April 03, 2012
Noah's IEP meeting went very well, by the way. (The plot points! They are dangling!) Of COURSE it went very well. I always get myself so needlessly lathered up about these meetings ahead of time -- a peril of being overly-informed about other people's horror stories, probably -- and then we show up and remember that oh. Right. These people actually give a shit. About their jobs and their students and that whole "making a difference in the life of a child" thing.
I'd gotten a somewhat...strange phone call from the school psychologist the week before that knocked me a bit off my axis, and then a conversation with a classmate's mother at a birthday party set me even more on edge. Because this same psychologist was causing problems for them and everything about their IEP was contested and a struggle and the whole thing sounded crazy combative and stressful. Just like another mother had described their experience this year to me a few weeks before, at another party. Sternly-worded letters! Hired advocates! Parents storming out of meetings! Peace negotiations all blown to hell!
I think I need to stop attending so many birthday parties. Or find something else to talk with people about. Hey, did anybody else see The Hunger Games?
I really do love Noah's school. And his teachers. They are doing an amazing job, and sometimes it blows my mind to stop and realize how far Noah has come. Our IEP meeting was calm, collaborative and about as low pressure as it gets. I think first grade is going to be just fine, for all of us.
One of Noah's playmates learned to ride his bike without training wheels a few months ago. He's a year younger than Noah, and his new skill triggered a bit of competitive peer pressure throughout the neighborhood, and we watched training wheels disappear left and right, it seemed. But Noah, of course, did not care. Did not want. Did not even want to hear the mere suggestion of taking his training wheels off.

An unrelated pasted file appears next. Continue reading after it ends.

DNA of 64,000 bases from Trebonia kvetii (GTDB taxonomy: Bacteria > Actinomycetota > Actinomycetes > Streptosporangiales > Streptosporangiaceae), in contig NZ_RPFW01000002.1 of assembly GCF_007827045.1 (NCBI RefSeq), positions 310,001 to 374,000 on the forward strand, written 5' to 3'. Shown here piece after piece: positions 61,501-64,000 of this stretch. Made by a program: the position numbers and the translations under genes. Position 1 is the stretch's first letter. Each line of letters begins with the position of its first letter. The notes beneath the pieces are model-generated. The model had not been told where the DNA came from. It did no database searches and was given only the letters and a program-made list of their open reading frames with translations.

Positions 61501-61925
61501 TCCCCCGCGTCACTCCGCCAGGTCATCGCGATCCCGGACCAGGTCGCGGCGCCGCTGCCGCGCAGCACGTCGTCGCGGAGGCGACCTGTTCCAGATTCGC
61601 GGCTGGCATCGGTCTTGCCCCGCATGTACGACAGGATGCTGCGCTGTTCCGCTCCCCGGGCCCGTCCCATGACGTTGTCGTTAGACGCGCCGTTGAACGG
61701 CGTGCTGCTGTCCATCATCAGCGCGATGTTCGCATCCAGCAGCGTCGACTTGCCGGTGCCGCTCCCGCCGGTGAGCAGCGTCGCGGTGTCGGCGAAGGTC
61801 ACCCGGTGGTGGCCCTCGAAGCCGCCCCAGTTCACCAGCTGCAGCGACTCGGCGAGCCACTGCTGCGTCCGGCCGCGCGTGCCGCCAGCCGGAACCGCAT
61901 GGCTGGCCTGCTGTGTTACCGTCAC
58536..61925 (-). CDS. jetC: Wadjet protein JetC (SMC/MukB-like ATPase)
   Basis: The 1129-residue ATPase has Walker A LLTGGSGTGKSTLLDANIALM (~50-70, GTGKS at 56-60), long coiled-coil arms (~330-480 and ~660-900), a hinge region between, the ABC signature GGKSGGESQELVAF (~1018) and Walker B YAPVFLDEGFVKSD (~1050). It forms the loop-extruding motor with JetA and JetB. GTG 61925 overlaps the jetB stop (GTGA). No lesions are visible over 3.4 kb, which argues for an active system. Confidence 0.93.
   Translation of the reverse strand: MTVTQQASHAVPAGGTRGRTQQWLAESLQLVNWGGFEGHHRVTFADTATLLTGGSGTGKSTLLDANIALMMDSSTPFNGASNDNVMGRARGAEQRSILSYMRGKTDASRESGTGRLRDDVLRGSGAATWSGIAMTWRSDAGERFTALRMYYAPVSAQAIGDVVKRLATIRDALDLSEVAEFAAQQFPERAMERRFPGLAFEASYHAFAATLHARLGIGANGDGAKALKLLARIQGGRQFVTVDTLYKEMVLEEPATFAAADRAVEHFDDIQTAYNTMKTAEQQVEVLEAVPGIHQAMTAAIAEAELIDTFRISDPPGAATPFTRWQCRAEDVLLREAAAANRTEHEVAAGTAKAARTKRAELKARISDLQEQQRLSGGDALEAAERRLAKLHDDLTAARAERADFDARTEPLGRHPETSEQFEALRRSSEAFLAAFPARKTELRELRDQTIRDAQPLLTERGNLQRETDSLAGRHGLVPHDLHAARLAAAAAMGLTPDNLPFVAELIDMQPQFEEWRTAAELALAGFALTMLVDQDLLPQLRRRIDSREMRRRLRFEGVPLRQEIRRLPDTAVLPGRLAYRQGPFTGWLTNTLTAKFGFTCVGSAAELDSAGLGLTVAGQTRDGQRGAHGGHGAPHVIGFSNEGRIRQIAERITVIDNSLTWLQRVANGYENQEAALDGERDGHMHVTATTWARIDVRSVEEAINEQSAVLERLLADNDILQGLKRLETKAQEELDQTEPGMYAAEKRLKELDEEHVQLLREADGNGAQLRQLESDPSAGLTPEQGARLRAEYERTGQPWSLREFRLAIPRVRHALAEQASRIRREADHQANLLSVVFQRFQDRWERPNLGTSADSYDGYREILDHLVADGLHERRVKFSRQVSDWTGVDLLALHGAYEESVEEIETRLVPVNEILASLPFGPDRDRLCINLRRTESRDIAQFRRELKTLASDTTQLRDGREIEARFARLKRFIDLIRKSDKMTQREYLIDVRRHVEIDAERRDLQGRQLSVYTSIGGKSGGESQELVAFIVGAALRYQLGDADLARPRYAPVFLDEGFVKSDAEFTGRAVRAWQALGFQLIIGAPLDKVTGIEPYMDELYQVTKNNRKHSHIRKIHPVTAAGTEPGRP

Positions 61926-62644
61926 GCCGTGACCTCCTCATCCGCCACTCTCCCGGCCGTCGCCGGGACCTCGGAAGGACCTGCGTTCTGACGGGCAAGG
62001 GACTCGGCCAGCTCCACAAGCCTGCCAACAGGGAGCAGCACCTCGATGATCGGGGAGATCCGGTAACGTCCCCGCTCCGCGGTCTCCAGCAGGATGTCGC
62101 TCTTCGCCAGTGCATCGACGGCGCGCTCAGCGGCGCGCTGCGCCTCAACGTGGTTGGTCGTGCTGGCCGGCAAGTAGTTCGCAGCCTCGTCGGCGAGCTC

So we did what we always end up doing. We bribed him. Take the training wheels off and learn to ride your bike from corner to corner by yourself, and we'll take you to the toy store and buy some Legos.
"Ninjago Legos? Like in a big box? The kind that cost too many dollars?"
Whatever Lego set you want, dude.
I figured he'd live with this lofty goal in a strictly figurative, hypothetical sense for awhile. That we'd float the idea out there and he'd think about it some more, no pressure, until he really felt good and ready to make an attempt.
Instead, he demanded that the training wheels come off his bike that very instant. LET'S DO THIS THING.
While Jason took care of the wheels I tried to have a talk with Noah about how he would need to practice, that it might take awhile for him to figure it out, and that he would need to stick with it even if he thought it was too hard.
His perfectionistic streak can be vicious, unfortunately -- it even came up during his IEP meeting. "Noah needs to take more risks," his teachers said. "If he's not 100% confident that he'll be good at something, he refuses to try, or he starts and quits immediately."
Getting Noah on a bike in the first place was an epic struggle, and it's never really been one of his favorite activities. Even with the training wheels, he's prone to crashes and falls, or frustration over not going as fast as the other kids who fly down the hill with no fear.
"I'm a tiny little bit scared," Noah said. "But that's okay, right?"
Definitely. And me too.
I watched for awhile. He was wobbly and positively insistent that Jason not let him go, at all, no no no no. After each run Jason needed to coax him into trying again, and again. About what I expected, honestly.
I went inside and started loading the dishwasher. Maybe he'll get it by the weekend, I thought. It's spring break so we'll have plenty of time to practice, and as long as we can avoid a bad fall or something like...
Jason came in about 10 minutes later. "Well, he did it! Where are my keys?"
"SHUT UP," I said. I ran back outside.
"I DID IT, MOM!" he hollered.
He grudgingly agreed to a single demonstration -- dammit, woman, that toy store isn't going to stay open ALL NIGHT, you know -- but did let me get in some hugs and a couple "I'm so proud of you's" before he climbed in the car, chattering happily away about Sensei Wu and Lord Garmadon mini-figures or maybe he should pick some more Star Wars Legos? No, ninjas. Definitely ninjas. Ninjas are the coolest ever.